By William T. Hathaway

Turtlehead (Chelone glabra)

If anyone wishes to sally forth in search of unusual native wildflowers, I suggest they head for the Mountain Road (VA 778) which stretches along the southern slopes of Smith Mountain. This dirt road passes through rich wooded ravines on one side and swampy, rocky areas on the other side. Be prepared to stroll a fair distance from your car when searching either roadside site.

The Turtlehead (Chelone glabra) is rarely found in any other location within Pittsylvania County. Some of the soggy roadside hollows are filled with clusters of cinnamon and royal ferns with an occasional rare wildflower nestled nearby.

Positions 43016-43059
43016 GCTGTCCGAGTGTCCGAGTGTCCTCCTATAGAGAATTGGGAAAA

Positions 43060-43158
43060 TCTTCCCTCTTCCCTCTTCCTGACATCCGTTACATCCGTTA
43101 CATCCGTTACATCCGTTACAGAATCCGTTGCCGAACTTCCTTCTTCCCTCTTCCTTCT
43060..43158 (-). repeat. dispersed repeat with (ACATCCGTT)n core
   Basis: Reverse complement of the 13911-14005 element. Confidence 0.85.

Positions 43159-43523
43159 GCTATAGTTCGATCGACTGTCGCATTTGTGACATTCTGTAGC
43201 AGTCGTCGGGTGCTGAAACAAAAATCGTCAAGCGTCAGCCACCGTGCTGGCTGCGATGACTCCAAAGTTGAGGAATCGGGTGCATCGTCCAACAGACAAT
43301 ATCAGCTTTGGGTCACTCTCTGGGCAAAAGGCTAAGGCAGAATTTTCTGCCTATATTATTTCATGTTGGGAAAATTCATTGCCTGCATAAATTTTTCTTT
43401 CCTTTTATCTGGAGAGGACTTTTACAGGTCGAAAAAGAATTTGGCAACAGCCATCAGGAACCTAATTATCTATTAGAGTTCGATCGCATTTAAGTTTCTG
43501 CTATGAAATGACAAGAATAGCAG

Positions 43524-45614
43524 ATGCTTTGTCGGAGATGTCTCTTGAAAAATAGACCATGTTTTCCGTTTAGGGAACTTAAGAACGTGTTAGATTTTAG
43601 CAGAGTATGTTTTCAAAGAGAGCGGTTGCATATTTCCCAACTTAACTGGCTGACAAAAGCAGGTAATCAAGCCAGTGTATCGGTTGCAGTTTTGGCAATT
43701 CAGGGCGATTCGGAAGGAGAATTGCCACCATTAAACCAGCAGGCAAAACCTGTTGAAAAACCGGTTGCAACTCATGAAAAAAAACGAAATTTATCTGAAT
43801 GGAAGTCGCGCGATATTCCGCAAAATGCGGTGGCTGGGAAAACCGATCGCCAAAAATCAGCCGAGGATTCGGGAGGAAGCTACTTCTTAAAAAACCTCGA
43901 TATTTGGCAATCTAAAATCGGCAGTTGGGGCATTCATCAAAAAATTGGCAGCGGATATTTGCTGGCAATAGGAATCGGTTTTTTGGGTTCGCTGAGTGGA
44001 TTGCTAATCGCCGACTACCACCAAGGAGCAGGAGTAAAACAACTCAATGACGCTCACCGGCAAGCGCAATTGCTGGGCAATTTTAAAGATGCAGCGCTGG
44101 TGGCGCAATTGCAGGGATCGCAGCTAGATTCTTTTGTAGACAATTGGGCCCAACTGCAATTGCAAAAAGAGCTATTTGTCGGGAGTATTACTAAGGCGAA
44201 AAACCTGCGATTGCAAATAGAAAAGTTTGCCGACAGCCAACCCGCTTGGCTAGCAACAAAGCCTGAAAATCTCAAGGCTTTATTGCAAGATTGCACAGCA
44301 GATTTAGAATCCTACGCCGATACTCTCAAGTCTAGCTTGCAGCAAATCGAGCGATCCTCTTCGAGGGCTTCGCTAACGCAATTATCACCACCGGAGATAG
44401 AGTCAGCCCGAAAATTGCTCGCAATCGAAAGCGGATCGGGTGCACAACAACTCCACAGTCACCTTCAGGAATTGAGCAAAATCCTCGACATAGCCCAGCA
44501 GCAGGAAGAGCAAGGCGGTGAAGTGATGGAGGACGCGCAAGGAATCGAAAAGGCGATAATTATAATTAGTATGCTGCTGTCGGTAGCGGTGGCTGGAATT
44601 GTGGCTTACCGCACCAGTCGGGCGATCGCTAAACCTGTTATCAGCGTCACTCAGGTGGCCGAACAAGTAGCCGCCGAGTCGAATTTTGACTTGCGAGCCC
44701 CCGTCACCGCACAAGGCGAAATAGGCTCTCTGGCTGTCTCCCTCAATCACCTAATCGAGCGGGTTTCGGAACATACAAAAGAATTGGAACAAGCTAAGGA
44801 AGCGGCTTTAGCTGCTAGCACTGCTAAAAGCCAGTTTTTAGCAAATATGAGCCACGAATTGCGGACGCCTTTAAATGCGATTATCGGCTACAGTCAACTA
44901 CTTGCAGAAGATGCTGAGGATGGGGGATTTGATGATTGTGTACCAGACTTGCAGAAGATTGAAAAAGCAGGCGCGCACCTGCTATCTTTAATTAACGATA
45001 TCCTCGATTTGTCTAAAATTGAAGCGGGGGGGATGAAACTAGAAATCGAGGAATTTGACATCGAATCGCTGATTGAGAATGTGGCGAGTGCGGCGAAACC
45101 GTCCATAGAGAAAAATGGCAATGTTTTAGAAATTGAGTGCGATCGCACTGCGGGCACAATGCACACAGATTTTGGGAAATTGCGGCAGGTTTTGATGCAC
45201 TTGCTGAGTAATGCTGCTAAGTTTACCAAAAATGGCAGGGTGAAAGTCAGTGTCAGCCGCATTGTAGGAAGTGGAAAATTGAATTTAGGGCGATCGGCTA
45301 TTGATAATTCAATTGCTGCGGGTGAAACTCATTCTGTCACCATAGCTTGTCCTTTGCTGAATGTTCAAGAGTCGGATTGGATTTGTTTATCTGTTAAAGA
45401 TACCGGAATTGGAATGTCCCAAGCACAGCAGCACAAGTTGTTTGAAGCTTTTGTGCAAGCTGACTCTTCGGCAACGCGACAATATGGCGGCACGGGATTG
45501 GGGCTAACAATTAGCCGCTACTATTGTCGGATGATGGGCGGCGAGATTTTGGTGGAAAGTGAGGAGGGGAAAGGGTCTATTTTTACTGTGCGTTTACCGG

One must beware of the timber rattlesnake, which doesn't enjoy being disturbed in its native habitat. It is interesting to note that most of the timber rattlers have been pushed back to the western and northwestern sections of Pittsylvania County. However, Mr. McCormick, a successful tobacco farmer and motorcycle enthusiast, has reported having seen a timber rattlesnake near his farm a few miles east of Markham in the northeastern section of Pittsylvania County. It makes sense that timber rattlesnakes still exist in isolated, relict populations.